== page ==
20. When a private individual, in virtue of a minute interest in the stock of a railroad corporation acquired after it entered into an agreement looking to consolidation with other companies, seeks to enjoin it from entering the consolidation as contrary to the policy of the state respecting control of parallel competing lines, but shows by his .allegations that the control complained of has long existed, practically, through stock ownership, and exhibits no objection on the part of the state or the other shareholders, he must show in his bill with precision and certainty in what respects the law is about to be violated. and clearly and positively that substantial and irreparable injury will result to his private rights. P. 260 U. S. 288.
269 F. 235 modified and affirmed.
This suit in equity was begun in the Court of Common Pleas of Cuyahoga County, Ohio, to enjoin a proposed consolidation of the New York Central and Hudson River Railroad Company, the Lake Shore and Michigan Southern Railway Company, and nine other companies, not identified in the bill, and to secure other relief of an incidental nature. The suit was brought by the General Investment Company, a Maine corporation, and the New York Central and Hudson River Railroad Company, the Lake Shore and Michigan Southern Railway Company, the Central Trust Company, and three individuals, called the Read Committee, were named as defendants.
The principal ground on which the proposed consolidation was assailed was that it would contravene the Sherman Anti-Trust Act and the Clayton Act, both laws of the United States. There were also charges that it would be contrary to the constitution and laws of Ohio and other states, but the general tenor of the bill made it evident that these charges were to be taken as of secondary importance. The plaintiff's right to sue was based on allegations that it was a stockholder in the New York Central Company and the Lake Shore Company and, as such,
would be subjected to irreparable loss and damage should the consolidation be effected.
Process was duly served on the Lake Shore Company and there was a purported service on the New York Central Company, but there was neither service on nor appearance by the other defendants. The New York Central Company, appearing specially for the purpose, promptly challenged the validity of the service on it by moving to set the same aside, but the state court overruled the motion.
In due time, the two railroad companies caused the suit to be removed into the District Court of the United States for the Northern District of Ohio. The plaintiff objected to this and reserved an exception to the order allowing it. The removal was sought and allowed on the ground that the suit, according to the claim made in the bill, was one arising under the laws of the United States, and of which the district courts of the United States are given original jurisdiction. Diversity of citizenship was shown, but not specified as a ground for removal.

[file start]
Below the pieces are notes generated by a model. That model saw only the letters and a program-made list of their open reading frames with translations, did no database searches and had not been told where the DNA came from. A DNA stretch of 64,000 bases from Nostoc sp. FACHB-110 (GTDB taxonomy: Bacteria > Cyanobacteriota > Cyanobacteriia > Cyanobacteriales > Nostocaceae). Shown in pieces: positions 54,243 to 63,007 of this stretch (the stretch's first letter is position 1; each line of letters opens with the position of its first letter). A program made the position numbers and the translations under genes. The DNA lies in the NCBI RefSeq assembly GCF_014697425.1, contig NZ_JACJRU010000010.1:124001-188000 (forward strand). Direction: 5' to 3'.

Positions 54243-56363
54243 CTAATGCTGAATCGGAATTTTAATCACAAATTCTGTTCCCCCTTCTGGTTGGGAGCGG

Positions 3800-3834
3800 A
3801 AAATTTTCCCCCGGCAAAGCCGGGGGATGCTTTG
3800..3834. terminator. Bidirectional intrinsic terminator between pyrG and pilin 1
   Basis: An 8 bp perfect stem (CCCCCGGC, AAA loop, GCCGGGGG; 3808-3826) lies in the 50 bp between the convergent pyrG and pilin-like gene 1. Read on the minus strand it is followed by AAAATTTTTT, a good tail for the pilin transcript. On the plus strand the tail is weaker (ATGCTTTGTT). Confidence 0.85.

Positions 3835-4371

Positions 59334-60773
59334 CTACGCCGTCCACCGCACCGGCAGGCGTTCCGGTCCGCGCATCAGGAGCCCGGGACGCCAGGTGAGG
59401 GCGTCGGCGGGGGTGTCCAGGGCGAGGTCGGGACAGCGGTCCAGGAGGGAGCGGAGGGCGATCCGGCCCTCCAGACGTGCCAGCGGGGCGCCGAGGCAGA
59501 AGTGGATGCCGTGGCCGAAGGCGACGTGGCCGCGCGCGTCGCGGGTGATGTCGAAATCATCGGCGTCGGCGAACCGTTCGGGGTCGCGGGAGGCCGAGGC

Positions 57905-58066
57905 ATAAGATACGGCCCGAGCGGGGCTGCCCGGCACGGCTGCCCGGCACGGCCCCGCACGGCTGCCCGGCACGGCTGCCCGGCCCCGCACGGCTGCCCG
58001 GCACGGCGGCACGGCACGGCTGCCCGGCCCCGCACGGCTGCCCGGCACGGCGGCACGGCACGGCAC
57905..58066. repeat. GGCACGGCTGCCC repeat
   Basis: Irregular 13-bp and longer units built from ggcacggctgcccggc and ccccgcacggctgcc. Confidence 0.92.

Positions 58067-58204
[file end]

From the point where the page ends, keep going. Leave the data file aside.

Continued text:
Shortly after the removal, the New York Central Company, again appearing specially for the purpose, sought and obtained in the district court another hearing on its objection to the purported service on it, and, on that hearing, the objection was sustained and the service set aside. 226 F. 976. Afterwards, motions by the plaintiff to remand the suit to the state court, to direct special service on the New York Central Company and other defendants in the mode provided in § 57 of the Judicial Code, and for leave to file a supplemental bill and make new parties defendant were severally overruled. And lastly, a motion by the Lake Shore Company, the only defendant then before the court, to dismiss the suit was sustained on the ground that the New York Central Company was an indispensable party, had not voluntarily appeared,
and was not within the reach of the court's process.
From the decree of dismissal, the plaintiff appealed to the circuit court of appeals. That court upheld the rulings setting aside the service on the New York Central Company, denying the motion to remand to the state court, declining to direct special service on the New York Central Company and other defendants, and refusing leave to file a supplemental bill and make new parties. It also sustained the decree of dismissal as to much of the bill, with the qualification that it be without prejudice, and reversed it as to other parts of the bill to which that court thought the Lake Shore Company was the only necessary defendant. 250 F. 160.
When the cause was returned to the district court, the plaintiff, complying with a direction that the bill be made certain in a particular in which the circuit court of appeals deemed it uncertain, so amended it as to show the date on which the directors of the Lake Shore and other companies adopted the agreement for the proposed consolidation. The Lake Shore Company then moved that the bill, as left by the decision of the circuit court of appeals, be dismissed on the grounds (a) that, insofar as it was directed to securing an injunction against alleged or threatened violations of the Sherman Anti-Trust Act or the Clayton Act, the plaintiff had no right or standing to maintain it, or, if having such a right or standing, could not bring it in a state court, as was done, and (b) that, insofar as it was directed against alleged or threatened violations of state constitutions or laws, it did not show a right in equity to the relief sought or any part thereof. This motion was sustained, and a decree of dismissal entered. The plaintiff again appealed to the circuit court of appeals, and that court affirmed the decree, but without prejudice to the institution in a proper court of a new suit based only on infractions of state
constitutions or laws. 269 F. 235. A further appeal brings the case here.